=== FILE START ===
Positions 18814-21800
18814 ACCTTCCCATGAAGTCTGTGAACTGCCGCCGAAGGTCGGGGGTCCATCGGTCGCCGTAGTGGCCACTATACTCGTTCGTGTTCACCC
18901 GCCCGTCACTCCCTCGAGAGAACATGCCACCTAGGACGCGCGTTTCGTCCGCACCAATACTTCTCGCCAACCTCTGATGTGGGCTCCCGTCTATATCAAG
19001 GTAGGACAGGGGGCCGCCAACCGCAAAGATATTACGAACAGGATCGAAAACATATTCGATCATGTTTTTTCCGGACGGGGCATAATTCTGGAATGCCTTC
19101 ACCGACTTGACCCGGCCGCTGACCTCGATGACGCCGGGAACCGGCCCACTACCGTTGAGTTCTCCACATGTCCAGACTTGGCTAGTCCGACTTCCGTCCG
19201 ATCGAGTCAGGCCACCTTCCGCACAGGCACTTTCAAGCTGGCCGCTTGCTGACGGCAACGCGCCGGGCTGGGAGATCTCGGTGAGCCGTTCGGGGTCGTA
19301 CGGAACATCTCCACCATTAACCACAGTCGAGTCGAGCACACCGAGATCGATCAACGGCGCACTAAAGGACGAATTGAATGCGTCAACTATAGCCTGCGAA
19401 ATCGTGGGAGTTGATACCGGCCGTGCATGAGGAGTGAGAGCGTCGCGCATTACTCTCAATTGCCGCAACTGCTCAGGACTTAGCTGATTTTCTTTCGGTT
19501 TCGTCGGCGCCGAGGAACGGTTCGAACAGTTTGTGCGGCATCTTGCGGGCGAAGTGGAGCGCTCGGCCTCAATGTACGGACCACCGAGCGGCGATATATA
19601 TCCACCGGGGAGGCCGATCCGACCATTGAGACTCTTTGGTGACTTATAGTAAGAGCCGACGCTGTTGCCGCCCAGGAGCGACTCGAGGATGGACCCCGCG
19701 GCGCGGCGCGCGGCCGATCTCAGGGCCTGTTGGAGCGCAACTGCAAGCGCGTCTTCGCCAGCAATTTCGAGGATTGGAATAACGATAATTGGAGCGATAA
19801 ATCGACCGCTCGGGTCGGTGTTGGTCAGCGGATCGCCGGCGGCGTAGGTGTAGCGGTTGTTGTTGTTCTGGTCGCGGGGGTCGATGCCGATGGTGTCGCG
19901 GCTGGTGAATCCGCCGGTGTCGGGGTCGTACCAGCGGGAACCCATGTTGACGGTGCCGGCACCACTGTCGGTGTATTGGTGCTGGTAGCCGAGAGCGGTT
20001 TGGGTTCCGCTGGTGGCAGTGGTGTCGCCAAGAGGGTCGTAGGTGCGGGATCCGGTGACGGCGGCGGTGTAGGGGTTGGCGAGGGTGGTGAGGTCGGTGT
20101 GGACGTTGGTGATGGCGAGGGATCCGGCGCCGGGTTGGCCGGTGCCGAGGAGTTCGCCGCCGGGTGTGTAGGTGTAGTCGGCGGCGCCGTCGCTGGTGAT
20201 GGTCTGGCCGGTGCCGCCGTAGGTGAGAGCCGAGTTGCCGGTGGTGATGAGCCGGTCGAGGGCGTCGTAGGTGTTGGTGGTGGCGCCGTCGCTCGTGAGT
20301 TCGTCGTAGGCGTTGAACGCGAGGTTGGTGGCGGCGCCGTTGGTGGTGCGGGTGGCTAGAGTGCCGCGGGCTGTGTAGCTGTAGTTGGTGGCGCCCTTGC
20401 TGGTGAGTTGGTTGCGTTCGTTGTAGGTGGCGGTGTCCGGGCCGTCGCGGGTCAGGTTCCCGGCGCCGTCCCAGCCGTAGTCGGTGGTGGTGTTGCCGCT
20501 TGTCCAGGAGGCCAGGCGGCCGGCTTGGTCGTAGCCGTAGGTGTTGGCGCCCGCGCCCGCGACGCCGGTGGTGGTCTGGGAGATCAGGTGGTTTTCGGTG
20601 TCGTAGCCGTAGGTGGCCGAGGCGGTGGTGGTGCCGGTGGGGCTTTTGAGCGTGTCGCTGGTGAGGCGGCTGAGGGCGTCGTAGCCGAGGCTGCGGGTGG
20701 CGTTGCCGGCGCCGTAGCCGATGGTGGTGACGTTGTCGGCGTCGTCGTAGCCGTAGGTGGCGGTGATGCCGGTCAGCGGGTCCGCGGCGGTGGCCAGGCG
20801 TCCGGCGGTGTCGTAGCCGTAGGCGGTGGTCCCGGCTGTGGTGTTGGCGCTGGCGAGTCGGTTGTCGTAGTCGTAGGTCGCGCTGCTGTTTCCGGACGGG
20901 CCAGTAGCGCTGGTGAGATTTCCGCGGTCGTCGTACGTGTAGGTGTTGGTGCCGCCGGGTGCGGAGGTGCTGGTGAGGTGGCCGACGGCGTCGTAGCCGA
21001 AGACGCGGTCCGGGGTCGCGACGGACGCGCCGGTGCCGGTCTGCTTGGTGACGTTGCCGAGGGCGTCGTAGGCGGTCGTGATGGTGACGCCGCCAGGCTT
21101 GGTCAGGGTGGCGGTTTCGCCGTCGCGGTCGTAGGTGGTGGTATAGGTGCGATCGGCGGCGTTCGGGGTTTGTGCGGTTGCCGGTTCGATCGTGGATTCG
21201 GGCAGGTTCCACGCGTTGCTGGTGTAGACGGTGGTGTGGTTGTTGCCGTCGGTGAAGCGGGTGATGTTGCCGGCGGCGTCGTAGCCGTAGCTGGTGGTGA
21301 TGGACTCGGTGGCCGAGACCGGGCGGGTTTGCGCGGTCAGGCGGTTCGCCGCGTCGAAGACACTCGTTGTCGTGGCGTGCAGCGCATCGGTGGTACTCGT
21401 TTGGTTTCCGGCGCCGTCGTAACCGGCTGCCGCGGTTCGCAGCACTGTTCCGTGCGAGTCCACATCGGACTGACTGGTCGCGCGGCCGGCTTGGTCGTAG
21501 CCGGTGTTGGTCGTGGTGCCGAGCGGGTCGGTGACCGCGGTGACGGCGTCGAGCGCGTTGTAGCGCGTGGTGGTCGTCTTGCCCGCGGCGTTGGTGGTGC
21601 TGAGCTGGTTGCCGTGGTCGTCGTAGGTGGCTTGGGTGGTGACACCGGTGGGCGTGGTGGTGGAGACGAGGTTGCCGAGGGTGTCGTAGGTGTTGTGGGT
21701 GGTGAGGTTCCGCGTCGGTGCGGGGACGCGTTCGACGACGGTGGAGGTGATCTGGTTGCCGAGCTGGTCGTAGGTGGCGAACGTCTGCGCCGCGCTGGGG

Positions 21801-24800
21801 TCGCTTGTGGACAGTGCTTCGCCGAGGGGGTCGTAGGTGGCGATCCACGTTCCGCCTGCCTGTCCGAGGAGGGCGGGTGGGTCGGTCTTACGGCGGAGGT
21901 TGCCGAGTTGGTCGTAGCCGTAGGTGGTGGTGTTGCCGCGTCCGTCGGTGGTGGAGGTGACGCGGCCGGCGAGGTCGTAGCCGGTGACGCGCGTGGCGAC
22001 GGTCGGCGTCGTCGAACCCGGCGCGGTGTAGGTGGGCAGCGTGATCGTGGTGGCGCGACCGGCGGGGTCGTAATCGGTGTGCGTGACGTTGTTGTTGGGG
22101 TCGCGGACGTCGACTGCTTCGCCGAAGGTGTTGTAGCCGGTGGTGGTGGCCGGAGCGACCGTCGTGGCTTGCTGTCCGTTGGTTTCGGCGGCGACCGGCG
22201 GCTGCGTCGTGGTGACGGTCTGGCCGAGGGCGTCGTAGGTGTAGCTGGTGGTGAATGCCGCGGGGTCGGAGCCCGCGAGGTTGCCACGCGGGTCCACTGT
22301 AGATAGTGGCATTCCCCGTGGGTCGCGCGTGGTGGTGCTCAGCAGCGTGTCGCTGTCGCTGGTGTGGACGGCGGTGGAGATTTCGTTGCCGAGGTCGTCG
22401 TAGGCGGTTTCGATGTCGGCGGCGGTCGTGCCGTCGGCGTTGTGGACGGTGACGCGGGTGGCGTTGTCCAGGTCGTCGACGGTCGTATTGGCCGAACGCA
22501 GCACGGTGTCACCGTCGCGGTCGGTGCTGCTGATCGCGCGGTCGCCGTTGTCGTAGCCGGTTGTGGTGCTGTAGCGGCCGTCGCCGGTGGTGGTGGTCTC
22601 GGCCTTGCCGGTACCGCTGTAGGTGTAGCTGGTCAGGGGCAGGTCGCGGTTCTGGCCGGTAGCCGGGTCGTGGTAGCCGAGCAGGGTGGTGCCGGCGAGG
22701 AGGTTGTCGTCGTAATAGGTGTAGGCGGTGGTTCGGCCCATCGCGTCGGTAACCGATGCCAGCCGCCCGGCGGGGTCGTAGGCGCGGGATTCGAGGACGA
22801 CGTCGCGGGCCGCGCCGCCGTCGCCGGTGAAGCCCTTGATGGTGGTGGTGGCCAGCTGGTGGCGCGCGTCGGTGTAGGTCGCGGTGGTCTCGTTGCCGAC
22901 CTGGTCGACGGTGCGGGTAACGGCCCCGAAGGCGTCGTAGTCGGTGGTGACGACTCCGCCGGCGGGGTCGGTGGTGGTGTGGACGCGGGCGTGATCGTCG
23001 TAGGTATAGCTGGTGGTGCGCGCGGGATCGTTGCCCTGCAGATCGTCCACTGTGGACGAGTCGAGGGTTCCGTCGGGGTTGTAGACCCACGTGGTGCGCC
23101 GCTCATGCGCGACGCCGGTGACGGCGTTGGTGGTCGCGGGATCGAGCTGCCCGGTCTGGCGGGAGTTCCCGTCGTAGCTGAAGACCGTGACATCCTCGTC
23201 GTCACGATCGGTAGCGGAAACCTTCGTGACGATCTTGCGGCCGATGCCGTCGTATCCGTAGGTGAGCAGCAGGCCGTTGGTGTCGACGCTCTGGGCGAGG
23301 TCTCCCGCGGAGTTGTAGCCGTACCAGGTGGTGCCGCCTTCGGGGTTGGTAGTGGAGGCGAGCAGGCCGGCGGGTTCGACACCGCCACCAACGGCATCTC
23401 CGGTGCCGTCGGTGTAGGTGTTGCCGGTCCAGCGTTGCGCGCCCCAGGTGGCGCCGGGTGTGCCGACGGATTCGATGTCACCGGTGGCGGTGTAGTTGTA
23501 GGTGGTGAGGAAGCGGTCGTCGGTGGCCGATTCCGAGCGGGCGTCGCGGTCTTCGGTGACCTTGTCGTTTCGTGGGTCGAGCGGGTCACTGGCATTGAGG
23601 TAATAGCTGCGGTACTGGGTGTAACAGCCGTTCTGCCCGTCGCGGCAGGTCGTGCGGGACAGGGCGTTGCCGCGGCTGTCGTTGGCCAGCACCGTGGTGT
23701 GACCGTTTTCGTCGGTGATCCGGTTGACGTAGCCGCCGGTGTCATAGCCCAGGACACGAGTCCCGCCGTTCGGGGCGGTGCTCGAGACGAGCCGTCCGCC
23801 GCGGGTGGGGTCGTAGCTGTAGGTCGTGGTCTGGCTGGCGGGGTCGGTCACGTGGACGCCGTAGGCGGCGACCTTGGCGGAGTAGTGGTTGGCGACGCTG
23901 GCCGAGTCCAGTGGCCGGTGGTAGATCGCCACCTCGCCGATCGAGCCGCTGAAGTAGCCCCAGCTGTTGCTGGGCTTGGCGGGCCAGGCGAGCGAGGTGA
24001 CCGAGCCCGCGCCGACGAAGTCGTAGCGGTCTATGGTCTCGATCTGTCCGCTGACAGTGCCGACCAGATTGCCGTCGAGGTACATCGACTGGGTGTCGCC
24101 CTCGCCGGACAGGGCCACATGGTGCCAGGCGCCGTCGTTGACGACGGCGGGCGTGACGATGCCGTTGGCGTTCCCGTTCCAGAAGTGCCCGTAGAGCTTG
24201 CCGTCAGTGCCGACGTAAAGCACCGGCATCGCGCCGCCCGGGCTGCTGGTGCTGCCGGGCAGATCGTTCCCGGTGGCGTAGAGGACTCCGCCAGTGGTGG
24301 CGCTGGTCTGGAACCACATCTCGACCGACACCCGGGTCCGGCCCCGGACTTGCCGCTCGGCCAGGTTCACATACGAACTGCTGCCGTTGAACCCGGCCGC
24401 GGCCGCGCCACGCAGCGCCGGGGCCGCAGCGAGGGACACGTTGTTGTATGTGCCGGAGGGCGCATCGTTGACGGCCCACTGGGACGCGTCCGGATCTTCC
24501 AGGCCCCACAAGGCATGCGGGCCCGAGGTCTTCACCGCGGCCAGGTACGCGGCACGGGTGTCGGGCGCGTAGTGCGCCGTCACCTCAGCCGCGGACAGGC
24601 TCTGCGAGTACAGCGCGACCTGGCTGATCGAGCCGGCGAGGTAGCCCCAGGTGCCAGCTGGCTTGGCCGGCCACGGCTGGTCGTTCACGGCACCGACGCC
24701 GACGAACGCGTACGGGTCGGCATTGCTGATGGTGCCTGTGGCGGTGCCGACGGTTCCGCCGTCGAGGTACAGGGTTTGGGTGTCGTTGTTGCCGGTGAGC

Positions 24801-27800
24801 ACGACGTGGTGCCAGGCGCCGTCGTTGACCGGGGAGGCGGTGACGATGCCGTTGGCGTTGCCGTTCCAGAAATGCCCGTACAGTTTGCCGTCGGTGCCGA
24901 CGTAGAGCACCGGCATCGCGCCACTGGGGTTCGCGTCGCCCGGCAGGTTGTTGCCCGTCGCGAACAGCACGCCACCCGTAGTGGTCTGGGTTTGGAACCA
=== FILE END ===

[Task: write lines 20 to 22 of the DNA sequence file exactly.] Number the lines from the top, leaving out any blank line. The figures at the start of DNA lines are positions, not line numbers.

20601 TCGTAGCCGTAGGTGGCCGAGGCGGTGGTGGTGCCGGTGGGGCTTTTGAGCGTGTCGCTGGTGAGGCGGCTGAGGGCGTCGTAGCCGAGGCTGCGGGTGG
20701 CGTTGCCGGCGCCGTAGCCGATGGTGGTGACGTTGTCGGCGTCGTCGTAGCCGTAGGTGGCGGTGATGCCGGTCAGCGGGTCCGCGGCGGTGGCCAGGCG
20801 TCCGGCGGTGTCGTAGCCGTAGGCGGTGGTCCCGGCTGTGGTGTTGGCGCTGGCGAGTCGGTTGTCGTAGTCGTAGGTCGCGCTGCTGTTTCCGGACGGG